How to Impress in a Group Interview
A group interview is an efficient technique used by some companies to save time. If they have more than one job vacancy to fill, such as for Christmas temps in the retail industry, the most economic way for them to screen multiple candidates is by interviewing them all at once. It’s the first step on the screening process (of course, if you succeed, you’re likely to have an interview by yourself). Tactics used during group interviews mostly consist of problem solving and team building; they’re looking to see how you achieve goals under pressure, how you work within a team, and how you stack up next to the other candidates. This can be, however, a pretty intimidating type of interview for many job seekers. Not only do you have to make a good first impression, but you also have to stand out from the rest of the candidates. If you have an interview coming up and you’re feeling a little afraid about what’s to come, this article gives you tips on how to impress at a group interview.
First and foremost, dressing professionally for your interview is the first step to success. Even more so in a group interview. Here, you need to stand out from the rest of the candidates. If you’re wearing a creased shirt and have a major case of bed hair, you will stand out from the others… but not for the reasons you want to. Make sure you prepare your interview outfit the night before; choose smart trousers, a shirt, a tie and blazer, or a business-appropriate skirt with a blouse. Iron your clothes the night before, then set your alarm with plenty of time the following morning. Make sure your shirt is tucked in, your hair is tamed, and you aren’t wearing makeup that’s too heavy.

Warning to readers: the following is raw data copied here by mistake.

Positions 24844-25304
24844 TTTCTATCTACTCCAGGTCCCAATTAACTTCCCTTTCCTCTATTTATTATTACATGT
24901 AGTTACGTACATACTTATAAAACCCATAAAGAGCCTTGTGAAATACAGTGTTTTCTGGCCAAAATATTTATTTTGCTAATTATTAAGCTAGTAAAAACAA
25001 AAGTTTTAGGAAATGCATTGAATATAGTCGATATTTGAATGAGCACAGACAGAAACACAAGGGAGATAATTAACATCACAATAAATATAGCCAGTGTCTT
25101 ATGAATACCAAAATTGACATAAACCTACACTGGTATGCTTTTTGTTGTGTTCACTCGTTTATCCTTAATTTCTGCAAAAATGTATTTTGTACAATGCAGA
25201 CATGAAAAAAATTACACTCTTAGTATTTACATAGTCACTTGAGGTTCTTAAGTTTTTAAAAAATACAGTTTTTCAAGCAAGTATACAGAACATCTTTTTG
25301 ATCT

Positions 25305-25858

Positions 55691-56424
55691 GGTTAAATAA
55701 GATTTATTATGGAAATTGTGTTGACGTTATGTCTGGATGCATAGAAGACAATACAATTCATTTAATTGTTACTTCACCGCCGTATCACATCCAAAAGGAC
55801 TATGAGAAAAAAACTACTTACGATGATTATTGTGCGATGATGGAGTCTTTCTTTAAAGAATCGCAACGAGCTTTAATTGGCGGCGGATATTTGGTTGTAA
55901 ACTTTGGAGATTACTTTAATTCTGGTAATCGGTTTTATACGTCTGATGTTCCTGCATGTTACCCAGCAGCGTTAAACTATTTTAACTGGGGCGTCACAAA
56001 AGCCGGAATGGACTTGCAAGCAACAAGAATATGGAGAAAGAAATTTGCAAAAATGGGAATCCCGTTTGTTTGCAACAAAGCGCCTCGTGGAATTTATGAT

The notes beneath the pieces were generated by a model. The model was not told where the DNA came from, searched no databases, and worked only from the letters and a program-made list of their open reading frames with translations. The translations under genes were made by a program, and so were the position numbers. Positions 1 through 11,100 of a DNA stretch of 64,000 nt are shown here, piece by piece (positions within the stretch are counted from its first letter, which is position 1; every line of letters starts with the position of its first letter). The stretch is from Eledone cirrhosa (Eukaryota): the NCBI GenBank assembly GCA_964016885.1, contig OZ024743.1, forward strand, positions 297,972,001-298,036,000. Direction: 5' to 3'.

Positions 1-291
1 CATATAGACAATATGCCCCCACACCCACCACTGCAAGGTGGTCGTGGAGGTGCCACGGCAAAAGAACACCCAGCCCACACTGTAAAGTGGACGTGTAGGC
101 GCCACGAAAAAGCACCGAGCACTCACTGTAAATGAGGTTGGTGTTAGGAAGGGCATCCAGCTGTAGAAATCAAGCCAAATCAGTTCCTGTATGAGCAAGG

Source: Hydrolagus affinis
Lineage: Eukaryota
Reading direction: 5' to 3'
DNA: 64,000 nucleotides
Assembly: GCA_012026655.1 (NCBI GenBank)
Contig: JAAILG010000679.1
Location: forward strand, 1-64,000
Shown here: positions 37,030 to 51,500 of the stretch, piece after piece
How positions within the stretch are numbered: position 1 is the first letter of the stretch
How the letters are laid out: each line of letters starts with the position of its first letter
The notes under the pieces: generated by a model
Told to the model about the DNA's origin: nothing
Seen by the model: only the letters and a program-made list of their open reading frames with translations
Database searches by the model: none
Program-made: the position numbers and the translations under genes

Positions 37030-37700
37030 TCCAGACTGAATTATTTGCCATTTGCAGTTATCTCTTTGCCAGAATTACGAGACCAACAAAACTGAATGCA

Practise interview questions and prepare answers
As with a solo interview, it’s important to rehearse interview questions for a group interview. However, the questions asked in this scenario will be somewhat different to a standard interview. The interviewer won’t have time to go around the circle quiz each candidate about their CV; they aren’t assessing your work experience, but your problem solving skills instead. Instead, group interview questions usually consist of hypothetical scenarios, team building challenges, and role playing (note: questions will differ from company to company). The interview will usually begin with some form of ice-breaker question so that you can all get to know one another. This will be the interviewer’s first impression of you. An introductory question, or task, could be along the lines of: ‘Discover five facts about the person next to you, then report your findings back to the group’.
This question may not seem particularly important, but it tests your communications skills, listening skills, and your competence in quickly acquiring information. Additionally, the interviewer is looking for individuality. For this reason, you should prepare answers to this question prior to the interview. Instead of reeling out similar facts to everyone else, think of some fun and creative facts about yourself that are appropriate for an interview. Similarly, you should practise a short and interesting introduction about yourself; you may be asked to introduce yourself instead of another person. Aside from the ice-breaker question, other group interview questions and tasks could include: ‘Sell us this product’, ‘Choose three celebrities that you would invite to your dinner party’, ‘If a customer complained to you about X, how would you resolve it?’ and ‘Build us X using Lego bricks’. Some of these assignments may seem a little random, but they’re all carefully chosen by the interviewer to assess your teamwork skills, resourcefulness, ability to focus and listen, and persuasion skills.
If you already know the drill, at the end of an interview you’ll be asked if you have any questions for the interviewer. This is a great opportunity for you to stand out from the others; do a lot of research on the company before the interview, then plan some relevant, intelligent and thoughtful questions to ask them (not ‘Will I get a lunch break?’). If your questions have been answered during the interview, don’t ask something for the sake of it. It’s better to remain quiet than say something silly!
Arrive to the interview early